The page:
Updated: Apr 5

A Claremont couple is charged with creating fake tax returns in the name of their adult sons, and then collecting more than $36,000 in refunds while the sons were deployed overseas while serving in the military.

William Cote, 49, pleaded guilty on Monday to a federal felony charge of consiracy for his role in the tax fraud scheme. His wife, Kelly Cote, 52, pleaded guilty on March 24 to one felony count of conspiracy for hers. William Cote is currently serving a state prison sentence for a sexual assault conviction and he appeared in the United States District Court in Concord via video.

“Knowingly submitting a fraudulent tax return is a serious federal felony offense,” said Acting U.S. Attorney John Farley in a statement. “These defendants not only submitted false claims for tax refunds, but supplemented their efforts using lies and a forged document to further their scheme."

Kelly Cote appeared via video for the hearing for her hearing. Assistant United States Attorney Matthew Hunter said Kelly Cote is dealing with health issues, and it makes sense to offer the plea agreement to resolve the case. Under the terms of the deal, she has been offered three year’s probation and six months of home confinement for her guilty plea. Both William Cote and Kelly Cote have sentencing hearings set for later this summer.

According to court records, Kelly Cote and William Cote created false tax returns for her biological sons, and his step sons, from 2012 through to 2016. The first fake return was created for one son known as J.E., and the others were created for a son referred to as T.E. There is no indication the sons were aware of the scheme, according to the court records.

The Cote’s listed one of the son’s as head of household in order to maximize the refund. When they were audited in 2016, William Cote reportedly impersonated his step son, T.E., while speaking to an IRS auditor, according to the complaint filed in court. The couple even faked a lease agreement for the son and sent that to the IRS as part of the audit, according to the complaint.

While Kelly Cote is free pending her sentencing hearing set for June 20, William Cote is in the New Hampshire Northern Correctional Facility in Berlin serving a 10 to 20 year sentence for a 2017 sexual assault conviction. Any prison time imposed as part of the federal conspiracy plea agreement will be set to run concurrently with his state prison sentence, according to the plea agreement.

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The disgraced Legionaries of Christ, the Roman Catholic order of priests founded by notorious child abuser Fr. Marcial Maciel Degollado, acknowledged this week that its Center Harbor school was home to two more alleged sexual abusers, though NH Reporter has evidence there are several more.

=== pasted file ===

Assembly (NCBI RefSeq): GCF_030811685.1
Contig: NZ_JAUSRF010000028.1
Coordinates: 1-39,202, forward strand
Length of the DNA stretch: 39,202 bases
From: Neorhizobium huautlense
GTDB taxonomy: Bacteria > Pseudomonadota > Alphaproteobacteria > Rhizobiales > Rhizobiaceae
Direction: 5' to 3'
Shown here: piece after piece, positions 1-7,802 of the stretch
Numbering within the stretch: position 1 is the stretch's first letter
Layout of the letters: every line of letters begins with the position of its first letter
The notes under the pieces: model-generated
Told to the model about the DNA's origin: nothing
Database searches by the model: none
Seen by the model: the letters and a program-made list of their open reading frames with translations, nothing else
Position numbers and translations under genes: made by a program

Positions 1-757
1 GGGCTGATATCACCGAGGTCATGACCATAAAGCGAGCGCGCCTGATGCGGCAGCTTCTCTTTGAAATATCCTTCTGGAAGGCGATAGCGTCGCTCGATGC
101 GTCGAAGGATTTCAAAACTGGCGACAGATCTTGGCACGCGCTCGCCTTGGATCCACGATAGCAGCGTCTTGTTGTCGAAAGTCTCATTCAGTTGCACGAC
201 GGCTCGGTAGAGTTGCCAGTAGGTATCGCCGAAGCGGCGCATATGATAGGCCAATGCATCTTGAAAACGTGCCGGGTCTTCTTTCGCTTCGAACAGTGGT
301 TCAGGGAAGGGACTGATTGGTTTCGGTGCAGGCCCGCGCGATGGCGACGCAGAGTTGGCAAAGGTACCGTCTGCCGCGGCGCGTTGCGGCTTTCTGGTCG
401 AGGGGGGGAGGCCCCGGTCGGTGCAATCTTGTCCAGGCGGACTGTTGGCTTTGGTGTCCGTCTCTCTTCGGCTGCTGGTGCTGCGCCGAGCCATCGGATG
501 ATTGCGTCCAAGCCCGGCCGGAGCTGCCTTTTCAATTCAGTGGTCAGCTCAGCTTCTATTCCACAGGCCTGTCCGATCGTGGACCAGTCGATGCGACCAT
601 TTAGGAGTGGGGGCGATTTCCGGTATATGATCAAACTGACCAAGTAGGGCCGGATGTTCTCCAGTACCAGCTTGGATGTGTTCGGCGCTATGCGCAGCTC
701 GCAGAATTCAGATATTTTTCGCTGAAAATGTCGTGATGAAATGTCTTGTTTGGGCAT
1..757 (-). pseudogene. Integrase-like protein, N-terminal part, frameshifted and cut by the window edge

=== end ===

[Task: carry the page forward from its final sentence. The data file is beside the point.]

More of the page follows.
Last month, NH Reporter found that the order has disclosed several more abusers to police than it publicly concedes in statements about past abuse. This week, the order issued an update to its list of credibly accused members adding Fr. Oscar Juan Turrión Pablos, and seminarian David Consoli to the list of alleged abusers who worked at the school for boys, the Immaculate Conception Apostolic School on Dane Road.

Gail Gore, the order’s media representative, has so far not responded to questions about the school despite assurances she would.

When the Legionaries first acknowledged the abusers in its ranks in 2019, almost 10 years after the Vatican denounced Degollado and took temporary control of the order, it only listed four credibly accused members in all of North America, with two being stationed at the Center Harbor school. Francisco Cardona and Fernando Cutanda both allegedly abused students at the Immaculate Conception Apostolic School, according to the Legionaries report.

Both men would end up being ordained by the order, though Cutanda has since been laicized. Cardona has since died.

This week, the order added Consoli and Turrión to the list, as well as Fr. Timothy Meehan and Fr. Jeremiah Michael Spillane.

According to the Legionaries statement, Turrión was discovered to have abused boys at the school during his time there in the 1990s, but he was allowed to continue his studies and be ordained a priest in the order.

“The investigation verified that the then-student had, at the time, reported the incident to ICAS’ rector and because of this, Turrión was immediately removed from his position. Still, he was allowed by the Congregation’s founder and general director to continue with his studies for the priesthood, was ultimately ordained in 2001, and was assigned to work with adults outside the United States,” the statement reads.